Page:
Adding Phosphorus to Osteoporosis Drug Treatment
Osteoporosis causes bones to weaken and break more easily. Calcium and phosphorus are two minerals that are essential for normal bone formation. Unfortunately, calcium salts commonly prescribed in anti-osteoporosis treatment bind phosphorus from food and restrict phosphorus available for bone building. Teriparatide is a drug that reduces the risk of fractures by increasing bone thickness and strength. Vitamin D is also necessary for strong bones and teeth. The purpose of this study is to evaluate the bone-building effectiveness of two calcium supplements, one with a source of phosphorus and one without, in combination with teriparatide and vitamin D in women with osteoporosis.
Drug: Calcium carbonate
Drug: Calcium phosphate
Drug: Vitamin D
|Study Design:||Allocation: Randomized
Endpoint Classification: Efficacy Study
Intervention Model: Parallel Assignment
Masking: Single Blind
Primary Purpose: Treatment
|Official Title:||Bone Sparing by Calcium Salts With and Without Extra Phosphorus|
- Change in lumbar spine and hip BMD [ Time Frame: Measured at 12 months ] [ Designated as safety issue: No ]
- Change in remodeling biomarkers [ Time Frame: Measured at 12 months ] [ Designated as safety issue: No ]
|Study Start Date:||August 2004|
|Study Completion Date:||June 2008|
|Primary Completion Date:||June 2008 (Final data collection date for primary outcome measure)|
Participants will receive teriparatide and vitamin D during the course of the 12-month study. They will also receive calcium phosphate.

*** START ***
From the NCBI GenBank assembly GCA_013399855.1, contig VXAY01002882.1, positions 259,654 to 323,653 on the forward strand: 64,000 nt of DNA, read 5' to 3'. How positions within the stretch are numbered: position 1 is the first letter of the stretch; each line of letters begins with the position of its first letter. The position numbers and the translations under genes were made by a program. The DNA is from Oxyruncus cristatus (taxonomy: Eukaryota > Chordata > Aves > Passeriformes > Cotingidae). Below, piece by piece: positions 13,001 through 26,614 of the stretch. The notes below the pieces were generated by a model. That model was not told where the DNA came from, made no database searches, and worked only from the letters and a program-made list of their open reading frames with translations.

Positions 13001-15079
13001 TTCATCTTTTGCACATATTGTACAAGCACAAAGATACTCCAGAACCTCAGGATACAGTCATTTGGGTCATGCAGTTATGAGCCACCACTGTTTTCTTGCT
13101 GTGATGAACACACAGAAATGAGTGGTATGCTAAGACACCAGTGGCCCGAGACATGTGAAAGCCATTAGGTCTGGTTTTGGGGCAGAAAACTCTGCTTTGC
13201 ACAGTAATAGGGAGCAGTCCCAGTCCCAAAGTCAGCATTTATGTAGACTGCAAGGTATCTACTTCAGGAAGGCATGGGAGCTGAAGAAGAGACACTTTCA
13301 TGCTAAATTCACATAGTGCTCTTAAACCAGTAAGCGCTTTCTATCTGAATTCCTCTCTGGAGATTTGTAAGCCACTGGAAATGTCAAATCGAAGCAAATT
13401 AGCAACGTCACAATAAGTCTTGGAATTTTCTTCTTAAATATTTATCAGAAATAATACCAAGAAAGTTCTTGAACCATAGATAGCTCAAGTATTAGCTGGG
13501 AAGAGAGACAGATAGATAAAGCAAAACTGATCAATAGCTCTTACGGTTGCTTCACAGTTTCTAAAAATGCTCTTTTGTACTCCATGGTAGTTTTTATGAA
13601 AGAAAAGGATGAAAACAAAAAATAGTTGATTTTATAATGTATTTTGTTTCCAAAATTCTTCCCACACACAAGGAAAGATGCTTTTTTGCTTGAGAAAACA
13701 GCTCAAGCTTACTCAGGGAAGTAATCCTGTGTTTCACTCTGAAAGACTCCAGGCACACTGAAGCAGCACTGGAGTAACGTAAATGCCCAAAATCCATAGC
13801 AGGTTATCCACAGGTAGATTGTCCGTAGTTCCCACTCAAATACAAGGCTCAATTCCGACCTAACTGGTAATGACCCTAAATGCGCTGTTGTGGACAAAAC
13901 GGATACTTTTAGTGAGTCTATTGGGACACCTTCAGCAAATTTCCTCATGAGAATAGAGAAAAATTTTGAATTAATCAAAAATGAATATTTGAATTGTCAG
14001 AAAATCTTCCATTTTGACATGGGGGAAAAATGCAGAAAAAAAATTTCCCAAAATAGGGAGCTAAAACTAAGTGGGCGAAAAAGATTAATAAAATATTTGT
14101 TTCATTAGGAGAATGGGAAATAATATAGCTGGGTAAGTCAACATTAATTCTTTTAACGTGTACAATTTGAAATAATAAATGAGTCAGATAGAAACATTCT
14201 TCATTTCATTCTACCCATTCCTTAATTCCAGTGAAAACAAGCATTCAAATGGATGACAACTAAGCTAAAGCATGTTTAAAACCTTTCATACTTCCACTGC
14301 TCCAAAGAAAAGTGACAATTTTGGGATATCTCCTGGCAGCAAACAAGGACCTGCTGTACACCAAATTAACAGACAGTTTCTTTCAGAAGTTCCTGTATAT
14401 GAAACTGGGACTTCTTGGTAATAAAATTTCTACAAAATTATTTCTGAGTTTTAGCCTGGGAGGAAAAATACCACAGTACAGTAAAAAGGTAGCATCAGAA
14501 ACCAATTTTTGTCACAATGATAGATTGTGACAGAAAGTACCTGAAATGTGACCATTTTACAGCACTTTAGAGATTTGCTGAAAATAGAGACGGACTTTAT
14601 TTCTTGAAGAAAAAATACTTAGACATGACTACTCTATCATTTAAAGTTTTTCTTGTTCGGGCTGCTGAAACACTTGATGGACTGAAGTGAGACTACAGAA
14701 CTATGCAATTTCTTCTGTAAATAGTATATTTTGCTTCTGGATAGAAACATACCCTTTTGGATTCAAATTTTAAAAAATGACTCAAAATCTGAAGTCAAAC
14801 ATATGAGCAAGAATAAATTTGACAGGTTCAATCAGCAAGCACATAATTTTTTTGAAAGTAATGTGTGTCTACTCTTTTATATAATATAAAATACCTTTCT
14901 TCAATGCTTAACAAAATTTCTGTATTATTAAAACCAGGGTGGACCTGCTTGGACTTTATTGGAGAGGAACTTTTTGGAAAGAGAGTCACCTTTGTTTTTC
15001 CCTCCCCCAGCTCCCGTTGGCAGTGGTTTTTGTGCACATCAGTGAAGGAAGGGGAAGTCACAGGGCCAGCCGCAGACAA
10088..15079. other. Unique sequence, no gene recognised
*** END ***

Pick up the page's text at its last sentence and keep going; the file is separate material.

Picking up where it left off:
|Drug: Calcium phosphate Drug: Teriparatide Drug: Vitamin D|
Participants will receive teriparatide and vitamin D during the course of the 12-month study. They will also receive calcium carbonate.
|Drug: Calcium carbonate Drug: Teriparatide Drug: Vitamin D|
Osteoporosis is the most common type of bone disease. Calcium supplements normally used in anti-osteoporosis treatment are calcium salts of carbonate or citrate; however, these salts bind phosphorus from food in the intestine and restrict phosphorus available for bone building. This study will evaluate the efficacy of adding calcium phosphate to a regimen of teriparatide and vitamin D in increasing bone mineral density in women with osteoporosis. It is hypothesized that the group taking the phosphate-containing calcium supplement will have greater gains in bone mineral density (BMD) during the course of the study than the group not receiving phosphate.
All participants will receive teriparatide and vitamin D during the course of the 12-month study. Participants will be randomly assigned to one of two groups. One group will receive calcium phosphate and the other will receive calcium carbonate. BMD will be measured at spine and hip at baseline and at 3, 6, and 12 months of treatment.
|United States, Nebraska|
|Creighton University Medical Center|
|Omaha, Nebraska, United States, 68131|
|Principal Investigator:||Robert P. Heaney, MD||Creighton University Medical Center|